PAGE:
2. Cream the butter on medium speed (if you are using a stand mixer) and gradually add the granulated sugar. Scrape the bottom and sides of the bowl between additions to make sure all ingredients are included in the fun.
3. Add the egg, and continue to beat on medium speed until incorporated.
4. Add the molasses, and then the melted chocolate, beating on medium speed until batter is homogenous.
5. Whisk the dry ingredients together until all are evenly distributed. Ready your half-cup of boiling water.
6. Add half of the dry ingredient mixture and beat on medium speed until you don’t see any more flour. Add the boiling water, and, starting on a lower speed, then increasing to medium, beat the water into the batter. Add the rest of the flour mixture and beat until batter is uniform.
7. Fold in the chocolate chips or chunks.
8. Pour batter into the prepared cake pan, and use a spatula to even the batter out.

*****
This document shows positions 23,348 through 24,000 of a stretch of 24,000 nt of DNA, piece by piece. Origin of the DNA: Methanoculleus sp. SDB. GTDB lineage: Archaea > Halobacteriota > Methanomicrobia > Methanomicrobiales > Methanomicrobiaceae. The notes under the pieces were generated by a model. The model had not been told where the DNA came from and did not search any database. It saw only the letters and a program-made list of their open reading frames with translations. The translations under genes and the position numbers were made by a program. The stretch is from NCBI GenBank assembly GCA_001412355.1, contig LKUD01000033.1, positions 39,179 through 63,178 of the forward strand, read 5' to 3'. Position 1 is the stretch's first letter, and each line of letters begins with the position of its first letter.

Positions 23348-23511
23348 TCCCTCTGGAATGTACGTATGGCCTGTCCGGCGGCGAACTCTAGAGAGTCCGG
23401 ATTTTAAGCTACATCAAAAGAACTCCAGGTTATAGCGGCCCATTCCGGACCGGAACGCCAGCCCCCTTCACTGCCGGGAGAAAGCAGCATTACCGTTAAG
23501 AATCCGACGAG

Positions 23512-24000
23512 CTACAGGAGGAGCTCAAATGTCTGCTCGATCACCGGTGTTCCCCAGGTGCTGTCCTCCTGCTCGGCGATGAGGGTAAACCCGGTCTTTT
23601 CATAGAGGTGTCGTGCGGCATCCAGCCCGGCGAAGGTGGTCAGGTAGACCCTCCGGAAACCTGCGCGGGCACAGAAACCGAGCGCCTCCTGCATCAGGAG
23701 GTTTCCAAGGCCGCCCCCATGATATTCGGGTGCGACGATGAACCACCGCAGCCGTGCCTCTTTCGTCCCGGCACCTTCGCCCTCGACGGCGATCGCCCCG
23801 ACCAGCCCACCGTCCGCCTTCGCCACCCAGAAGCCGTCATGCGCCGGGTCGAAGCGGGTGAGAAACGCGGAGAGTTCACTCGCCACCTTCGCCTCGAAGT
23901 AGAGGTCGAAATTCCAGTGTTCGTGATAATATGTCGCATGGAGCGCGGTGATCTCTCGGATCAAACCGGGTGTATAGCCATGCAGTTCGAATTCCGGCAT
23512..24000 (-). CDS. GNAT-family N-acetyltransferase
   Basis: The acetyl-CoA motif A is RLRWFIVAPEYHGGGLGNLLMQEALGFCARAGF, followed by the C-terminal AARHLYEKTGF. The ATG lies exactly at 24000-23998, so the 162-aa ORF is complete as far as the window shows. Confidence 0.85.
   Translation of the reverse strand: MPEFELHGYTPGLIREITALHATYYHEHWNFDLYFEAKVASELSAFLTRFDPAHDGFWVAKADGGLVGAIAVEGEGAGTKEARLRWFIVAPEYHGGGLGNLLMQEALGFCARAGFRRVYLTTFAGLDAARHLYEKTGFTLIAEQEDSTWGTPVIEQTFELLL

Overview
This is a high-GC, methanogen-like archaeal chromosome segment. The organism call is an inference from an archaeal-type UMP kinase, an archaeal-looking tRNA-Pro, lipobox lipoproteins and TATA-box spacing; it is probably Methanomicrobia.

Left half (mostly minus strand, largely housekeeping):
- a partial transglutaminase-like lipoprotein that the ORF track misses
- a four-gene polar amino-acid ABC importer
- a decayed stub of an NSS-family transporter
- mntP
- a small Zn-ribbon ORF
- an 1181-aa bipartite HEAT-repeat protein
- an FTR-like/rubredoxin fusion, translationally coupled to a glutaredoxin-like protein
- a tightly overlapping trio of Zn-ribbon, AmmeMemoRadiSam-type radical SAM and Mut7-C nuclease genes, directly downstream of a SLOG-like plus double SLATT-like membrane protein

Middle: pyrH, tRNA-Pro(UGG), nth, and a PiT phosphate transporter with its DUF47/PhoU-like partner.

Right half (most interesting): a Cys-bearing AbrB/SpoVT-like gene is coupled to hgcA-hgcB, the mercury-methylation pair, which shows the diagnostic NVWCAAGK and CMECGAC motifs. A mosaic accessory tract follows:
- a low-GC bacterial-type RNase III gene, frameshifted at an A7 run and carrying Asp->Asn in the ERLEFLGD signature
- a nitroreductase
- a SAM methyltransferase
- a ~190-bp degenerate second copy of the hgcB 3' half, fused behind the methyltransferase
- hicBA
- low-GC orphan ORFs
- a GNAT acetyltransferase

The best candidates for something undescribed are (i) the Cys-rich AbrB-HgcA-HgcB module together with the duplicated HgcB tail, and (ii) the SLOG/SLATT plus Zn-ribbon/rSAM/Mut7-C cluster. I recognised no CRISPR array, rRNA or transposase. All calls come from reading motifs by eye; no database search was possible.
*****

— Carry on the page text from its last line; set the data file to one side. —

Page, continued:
9. Bake in the preheated oven for 35 to 40 minutes, until a cake tester inserted in the middle comes out clean, or with just a few crumb stragglers (depending on how “done” you like your gingerbread).
10. Cool cake in pan for 10 minutes before removing to a cooling rack to cool completely.
Store cake in an airtight container at room temperature for up to a week, or freeze it for up to a month!
December 9, 2010
Girl has got to make some money, so I work in a toy store. In general, I love my job. My co-workers and I play around, dance, and talk to people all day long. But as you can imagine, December is a tough month for toy stores, tough in the sense that the employees are physically and mentally drained, putting in more time and effort than any other month of the year. I’m really fortunate to work with fantastic people, which makes for a wonderful, supportive, and fun environment even when the going gets rough. Most of my co-workers are now my close friends, and those that aren’t close, I still consider my friends. Before I wax poetic enough to make you gag, here’s the point: I’m baking up a storm before Christmas to make sure everyone around me knows how much I appreciate their hard work, and their showing up to begin with, because even that’s hard on some days.